21 2 / 2013
How to Cruise on the Cheap
Today’s blog post is by Judi Cuervo. Judi Cuervo began her freelance cruise writing in 1998 with Porthole Cruise Magazine and since then her work has appeared in a number of regional, national, Canadian, U.K. and Australian publications. A New York City native who met her husband Michael aboard Holland America Line’s Statendam and was married aboard Celebrity’s Galaxy, Judi is Associate Director/Client Services at a major book publishing company.
This is what sometimes happens: You find the cruise of your dreams at a dazzling bargain price but return home to find a credit card bill that has placed you firmly in the poorhouse. What went wrong?
What went wrong, my little spendthrifts, were the little things. The many, many, many little things that, if you’re not careful, can add hundreds to your cruise bill. Enter into your next holiday at sea aware, not only of the cost of the cruise itself, but of all the on board incidentals that quickly mount up.
Before You Go:
- Cruise Quarters. You’ll find the best price for your sailing by checking the internet, cruise websites, a favorite travel agent and last-minute offers, if applicable. And remember, a flexible schedule gives you a greater chance of scooping up a discounted sailing than fixating on an exact date. See the best times to cruise here.
- A Room with a View… or Not? Must you have luxury digs with a balcony and butler, or would a cozy inside cabin suffice? Your selection of stateroom will largely dictate the cost of your passage so if you’re counting pennies, select the lower grade cabin. And if you really want to slash the price dramatically, team up with three friends and share an economy- priced quad!
- Air Fare. Is the cruise line really the most economical way to book your air? Sometimes it is, and sometimes it’s not. Check your options and you might discover that a discounted airline will save you hundreds over the cruise line’s offer. If you’re sailing from your home port city, consider mass transit or a taxi to and from the ship instead of parking for a week in a high-priced lot.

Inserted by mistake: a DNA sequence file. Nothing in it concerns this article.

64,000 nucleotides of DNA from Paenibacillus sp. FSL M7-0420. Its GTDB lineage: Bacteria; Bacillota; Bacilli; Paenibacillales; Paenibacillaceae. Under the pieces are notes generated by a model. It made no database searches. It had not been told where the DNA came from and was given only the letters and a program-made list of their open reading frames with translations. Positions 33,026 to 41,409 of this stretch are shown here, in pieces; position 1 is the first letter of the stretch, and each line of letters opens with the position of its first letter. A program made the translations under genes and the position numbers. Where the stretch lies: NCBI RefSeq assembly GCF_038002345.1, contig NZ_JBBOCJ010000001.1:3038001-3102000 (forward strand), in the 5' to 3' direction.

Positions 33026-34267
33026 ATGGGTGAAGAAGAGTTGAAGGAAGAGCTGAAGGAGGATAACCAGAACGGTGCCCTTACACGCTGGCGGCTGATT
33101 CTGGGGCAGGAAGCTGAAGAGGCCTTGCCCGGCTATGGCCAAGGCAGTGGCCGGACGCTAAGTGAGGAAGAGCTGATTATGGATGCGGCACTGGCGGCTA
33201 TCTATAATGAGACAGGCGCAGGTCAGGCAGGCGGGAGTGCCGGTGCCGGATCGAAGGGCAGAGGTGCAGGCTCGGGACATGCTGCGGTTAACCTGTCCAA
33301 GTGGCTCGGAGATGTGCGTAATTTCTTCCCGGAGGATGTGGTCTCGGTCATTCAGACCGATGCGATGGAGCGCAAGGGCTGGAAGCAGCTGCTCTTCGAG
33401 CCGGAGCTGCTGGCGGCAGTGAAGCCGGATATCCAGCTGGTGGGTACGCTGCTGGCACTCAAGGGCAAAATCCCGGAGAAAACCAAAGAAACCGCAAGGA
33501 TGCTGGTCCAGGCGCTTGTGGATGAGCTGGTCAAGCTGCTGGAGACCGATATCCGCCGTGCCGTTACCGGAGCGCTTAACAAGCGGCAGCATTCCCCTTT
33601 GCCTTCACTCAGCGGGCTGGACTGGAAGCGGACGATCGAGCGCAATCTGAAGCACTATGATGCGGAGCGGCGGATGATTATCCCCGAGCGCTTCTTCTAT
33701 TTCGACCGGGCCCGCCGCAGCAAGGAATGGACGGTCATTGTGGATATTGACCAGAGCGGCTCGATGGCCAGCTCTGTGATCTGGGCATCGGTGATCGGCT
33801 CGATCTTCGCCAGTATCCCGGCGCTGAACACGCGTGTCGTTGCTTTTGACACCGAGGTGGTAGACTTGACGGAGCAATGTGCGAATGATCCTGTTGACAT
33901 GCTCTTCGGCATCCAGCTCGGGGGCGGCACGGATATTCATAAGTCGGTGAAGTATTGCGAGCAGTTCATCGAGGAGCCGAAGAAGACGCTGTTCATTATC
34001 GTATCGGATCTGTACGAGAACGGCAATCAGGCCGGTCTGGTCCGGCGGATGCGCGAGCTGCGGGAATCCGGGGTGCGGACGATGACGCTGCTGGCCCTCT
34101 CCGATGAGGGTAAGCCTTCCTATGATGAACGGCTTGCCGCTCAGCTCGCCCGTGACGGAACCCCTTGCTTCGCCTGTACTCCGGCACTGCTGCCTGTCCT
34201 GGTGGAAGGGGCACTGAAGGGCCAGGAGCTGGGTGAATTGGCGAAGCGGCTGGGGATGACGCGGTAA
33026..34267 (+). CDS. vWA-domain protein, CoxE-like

- Water, water everywhere.I drink water when I wake up, while I work out and all during the day. On one sailing, I discovered halfway through that I had developed a $20 per day water habit. Now, when I sail aboard a ship that’s not all-inclusive, I pack a sports bottle. Fill it from the spa’s water cooler, or even the bathroom sink, and sip away for free.
- Cheers. Drinkers beware: Your luggage is x-rayed before it is loaded on board so those fifths of Beefeater cushioned within a pile of your undies WILL be revealed and confiscated until the end of the cruise. If you do like to tipple, why not investigate some of the all-inclusive lines, which include alcohol in the fare? Certainly pricier than the traditional cruise, if your journey’s end typically includes a staggering bar bill, an all-inclusive might be right for you. Be sure to check out the alcohol policy for your cruise line to see what you can take onboard.
- All ashore. What’s more important to you: Convenience or cost savings? It’s true that booking a shore excursion directly with its provider can result in significant savings, but going it alone involves transportation costs often included in the ship’s excursion and, often, lunch. Also, be aware that the ship will be held for late-returning ship-tour guests, whereas a late return by independent travelers will mean missing the boat.
- Consider the alternative. Some alternative restaurants impose a hefty surcharge of as much as $25 per person, which translates into an extra $100 for a family of four. Since the food is likely just as delicious in the ship’s other dining venues, reserve such extravagances for a romantic or particularly festive occasion.
- The Extras. Must you indulge in specialty ice cream when Hagen Dasz is served at no cost in the dining room? Is it really necessary to dry clean that dress when you could steam the wrinkles in the bathroom shower? Do you need to spend hours uploading pictures to Facebook when you can do so at home? And, honestly, what are you actually going to do with that elaborate $5 souvenir glass once you get it home?
On your next cruise, think before you spend. Who knows? You just might save enough to spend a few hours in the casino.